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Chapter 15 – Caring Despite the Consequences- Parent Discussion


Chapter 15 is all about the consequences of disobedience for a group of students, and originally I thought I’d write about that. However, after looking at the chapter again, I decided we will tackle that subject in another book and hit a different issue: what I’m calling the consequences of caring.

The first consequences we see in this chapter are that of caring for peers. Neville is the ultimate picture of a friend caring for their peers and reaping the repercussions. The poor guy just wants to keep his classmates out of trouble and ends up right in it with them. This happens often in life, but I want to focus on a different type of caring for this parent discussion.

Emergency Care for a Child in Danger

While serving his punishment in the woods, Harry encounters very real danger and could have been facing imminent death, but Firenze swoops in to the rescue and takes Harry into his care. He takes him to safety and lets him know he’ll be safe now. This immediately made me think of what foster parents do, even more so when I read the reactions of Firenze’s peers. By caring for Harry, he pitted himself against the other centaurs. They were repulsed by his actions for they did not mingle in the affairs of humans. The words Bane spoke to Firenze angered Firenze, but I wonder if they also made him second guess himself later. Ronan says, “I’m sure Firenze thought he was acting for the best,” to which Bane replies,  “For the best! What is that to do with us?” His questions and attitude brought to mind so many questions foster and adoptive parents hear:

  • Don’t you want kids of your own?
  • Why don’t you try in vitro?

While in process of getting our foster parent license, we told a family friend about our endeavors. His reaction surprised us but you might be able to relate:

“But… You’re the ideal couple. Why would you do something like this?”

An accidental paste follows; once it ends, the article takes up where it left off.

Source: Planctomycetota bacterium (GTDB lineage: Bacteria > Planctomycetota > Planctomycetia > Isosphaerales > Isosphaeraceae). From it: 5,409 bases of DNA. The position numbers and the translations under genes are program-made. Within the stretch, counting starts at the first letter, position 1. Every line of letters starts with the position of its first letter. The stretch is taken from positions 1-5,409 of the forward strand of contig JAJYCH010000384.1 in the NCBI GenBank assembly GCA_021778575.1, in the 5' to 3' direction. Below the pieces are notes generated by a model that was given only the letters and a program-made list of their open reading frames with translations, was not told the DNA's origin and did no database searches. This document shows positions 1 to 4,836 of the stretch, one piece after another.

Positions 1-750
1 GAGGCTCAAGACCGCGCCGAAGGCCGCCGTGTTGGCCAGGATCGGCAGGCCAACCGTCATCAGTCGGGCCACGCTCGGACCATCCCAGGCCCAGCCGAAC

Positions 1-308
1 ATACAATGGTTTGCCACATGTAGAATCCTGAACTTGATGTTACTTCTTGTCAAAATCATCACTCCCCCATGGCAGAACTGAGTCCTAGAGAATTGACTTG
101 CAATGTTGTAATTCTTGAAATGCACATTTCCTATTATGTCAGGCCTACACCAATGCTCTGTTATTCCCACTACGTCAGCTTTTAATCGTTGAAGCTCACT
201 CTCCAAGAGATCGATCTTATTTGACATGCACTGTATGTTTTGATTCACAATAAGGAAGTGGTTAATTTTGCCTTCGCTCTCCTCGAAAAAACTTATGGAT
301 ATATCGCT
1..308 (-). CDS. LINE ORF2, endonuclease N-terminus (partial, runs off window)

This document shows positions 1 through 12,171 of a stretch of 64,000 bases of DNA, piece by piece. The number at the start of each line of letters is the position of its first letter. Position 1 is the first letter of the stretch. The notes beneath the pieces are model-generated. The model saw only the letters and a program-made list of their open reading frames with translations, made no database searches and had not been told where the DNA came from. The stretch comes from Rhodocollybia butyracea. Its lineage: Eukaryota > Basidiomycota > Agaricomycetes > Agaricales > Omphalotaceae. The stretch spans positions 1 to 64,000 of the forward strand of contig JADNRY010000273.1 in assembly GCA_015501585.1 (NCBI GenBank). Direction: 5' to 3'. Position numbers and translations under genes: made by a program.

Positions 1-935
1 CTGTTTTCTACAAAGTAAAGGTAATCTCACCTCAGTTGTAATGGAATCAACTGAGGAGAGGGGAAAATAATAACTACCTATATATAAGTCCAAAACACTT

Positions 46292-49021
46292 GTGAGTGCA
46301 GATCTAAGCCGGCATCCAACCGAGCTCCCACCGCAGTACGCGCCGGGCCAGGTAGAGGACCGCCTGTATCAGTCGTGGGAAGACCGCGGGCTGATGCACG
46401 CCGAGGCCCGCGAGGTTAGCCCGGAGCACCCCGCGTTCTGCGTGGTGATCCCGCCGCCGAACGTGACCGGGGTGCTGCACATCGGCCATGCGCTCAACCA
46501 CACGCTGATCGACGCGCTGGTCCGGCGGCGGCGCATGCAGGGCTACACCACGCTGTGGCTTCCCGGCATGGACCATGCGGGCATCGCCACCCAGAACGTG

He went on to tell us about horror stories he had heard from other people adopting. Tales of biting, incarceration and physical brutality.

We have other stories that you might be able to relate to. Our family has experienced the beginning stages of forming a friendship with another family. However, when people discover that our kids have been through the foster system, we don’t get asked to go to BBQs anymore and our invites go unanswered.

Now, I do want to make it clear that we do have some great and supportive people in our lives. We have also joined a fantastic support group for foster and adoptive families through Harmony. However, there is still the feeling of having the public verbally praising you for your “heroic” efforts but keeping their distance like you have the plague.

Now It’s Your Turn:

  1. Why do you think Firenze chose to help Harry?
  2. Why do you continue to foster?
    (We’ve asked this before but it helps to revisit this question multiple times and solidify your thoughts and motivations.)
  3. Do you feel like an outsider since you have begun your adoptive/foster journey? When? How?




Parents’ Discussions:

Ch. 01 | Ch. 02 | Ch. 03 | Ch. 04 | Ch. 05 | Ch. 06 | Ch. 07 | Ch. 08 | Ch. 09 | Ch. 10 | Ch. 11 | Ch. 12 | Ch. 13 | Ch. 14 | Ch. 15 | Ch. 16 | Ch. 17

Kids’ Discussions:
Ch. 01
| Ch. 02Ch. 03 | Ch. 04 | Ch. 05 | Ch. 06 | Ch. 07 | Ch. 08 | Ch. 09 | Ch. 10 | Ch. 11 | Ch. 12 | Ch. 13 | Ch. 14 | Ch. 15 | Ch. 16 | Ch. 17

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Chapter 11 – Fear – Parent Discussion



Chapter 11 starts with Harry quite nervous as his first Quidditch match is approaching. He has trouble studying, concentrating, and on the morning of the match, eating breakfast. Fear is powerful. It plays some important parts throughout the Harry Potter series and is something we will most definitely discuss many times because of its prevalence in the lives of kids who have been adopted or are in foster care.

“Fear is powerful. It plays some important parts throughout the Harry Potter series and is something we will most definitely discuss many times because of its prevalence in the lives of kids who have been adopted or are in foster care.”